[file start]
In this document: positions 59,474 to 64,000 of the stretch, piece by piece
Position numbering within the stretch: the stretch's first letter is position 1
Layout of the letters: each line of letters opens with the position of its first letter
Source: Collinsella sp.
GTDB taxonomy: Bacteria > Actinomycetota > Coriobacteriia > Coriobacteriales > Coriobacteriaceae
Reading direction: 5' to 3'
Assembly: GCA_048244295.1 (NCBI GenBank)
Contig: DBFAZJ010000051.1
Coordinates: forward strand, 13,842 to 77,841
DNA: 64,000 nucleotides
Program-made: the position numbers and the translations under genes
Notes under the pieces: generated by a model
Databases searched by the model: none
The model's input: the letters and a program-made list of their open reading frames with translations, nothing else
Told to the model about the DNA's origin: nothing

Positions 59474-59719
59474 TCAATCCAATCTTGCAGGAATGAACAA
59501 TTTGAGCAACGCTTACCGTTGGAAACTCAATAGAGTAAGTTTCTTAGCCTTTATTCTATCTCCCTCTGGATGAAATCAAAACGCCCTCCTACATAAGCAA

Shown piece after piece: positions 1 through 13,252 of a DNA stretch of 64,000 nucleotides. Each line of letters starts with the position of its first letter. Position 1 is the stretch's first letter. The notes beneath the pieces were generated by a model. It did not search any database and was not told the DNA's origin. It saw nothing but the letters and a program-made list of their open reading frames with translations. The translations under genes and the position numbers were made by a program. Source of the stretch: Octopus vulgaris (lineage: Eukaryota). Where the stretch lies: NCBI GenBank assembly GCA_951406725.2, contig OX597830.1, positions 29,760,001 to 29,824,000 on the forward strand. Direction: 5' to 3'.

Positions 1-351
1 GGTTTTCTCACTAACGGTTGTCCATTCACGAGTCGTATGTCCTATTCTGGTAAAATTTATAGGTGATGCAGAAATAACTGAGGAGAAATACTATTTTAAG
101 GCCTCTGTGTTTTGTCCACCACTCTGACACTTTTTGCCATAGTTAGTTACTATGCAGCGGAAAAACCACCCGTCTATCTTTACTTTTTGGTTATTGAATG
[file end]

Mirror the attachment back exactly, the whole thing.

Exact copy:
In this document: positions 59,474 to 64,000 of the stretch, piece by piece
Position numbering within the stretch: the stretch's first letter is position 1
Layout of the letters: each line of letters opens with the position of its first letter
Source: Collinsella sp.
GTDB taxonomy: Bacteria > Actinomycetota > Coriobacteriia > Coriobacteriales > Coriobacteriaceae
Reading direction: 5' to 3'
Assembly: GCA_048244295.1 (NCBI GenBank)
Contig: DBFAZJ010000051.1
Coordinates: forward strand, 13,842 to 77,841
DNA: 64,000 nucleotides
Program-made: the position numbers and the translations under genes
Notes under the pieces: generated by a model
Databases searched by the model: none
The model's input: the letters and a program-made list of their open reading frames with translations, nothing else
Told to the model about the DNA's origin: nothing

Positions 59474-59719
59474 TCAATCCAATCTTGCAGGAATGAACAA
59501 TTTGAGCAACGCTTACCGTTGGAAACTCAATAGAGTAAGTTTCTTAGCCTTTATTCTATCTCCCTCTGGATGAAATCAAAACGCCCTCCTACATAAGCAA

Shown piece after piece: positions 1 through 13,252 of a DNA stretch of 64,000 nucleotides. Each line of letters starts with the position of its first letter. Position 1 is the stretch's first letter. The notes beneath the pieces were generated by a model. It did not search any database and was not told the DNA's origin. It saw nothing but the letters and a program-made list of their open reading frames with translations. The translations under genes and the position numbers were made by a program. Source of the stretch: Octopus vulgaris (lineage: Eukaryota). Where the stretch lies: NCBI GenBank assembly GCA_951406725.2, contig OX597830.1, positions 29,760,001 to 29,824,000 on the forward strand. Direction: 5' to 3'.

Positions 1-351
1 GGTTTTCTCACTAACGGTTGTCCATTCACGAGTCGTATGTCCTATTCTGGTAAAATTTATAGGTGATGCAGAAATAACTGAGGAGAAATACTATTTTAAG
101 GCCTCTGTGTTTTGTCCACCACTCTGACACTTTTTGCCATAGTTAGTTACTATGCAGCGGAAAAACCACCCGTCTATCTTTACTTTTTGGTTATTGAATG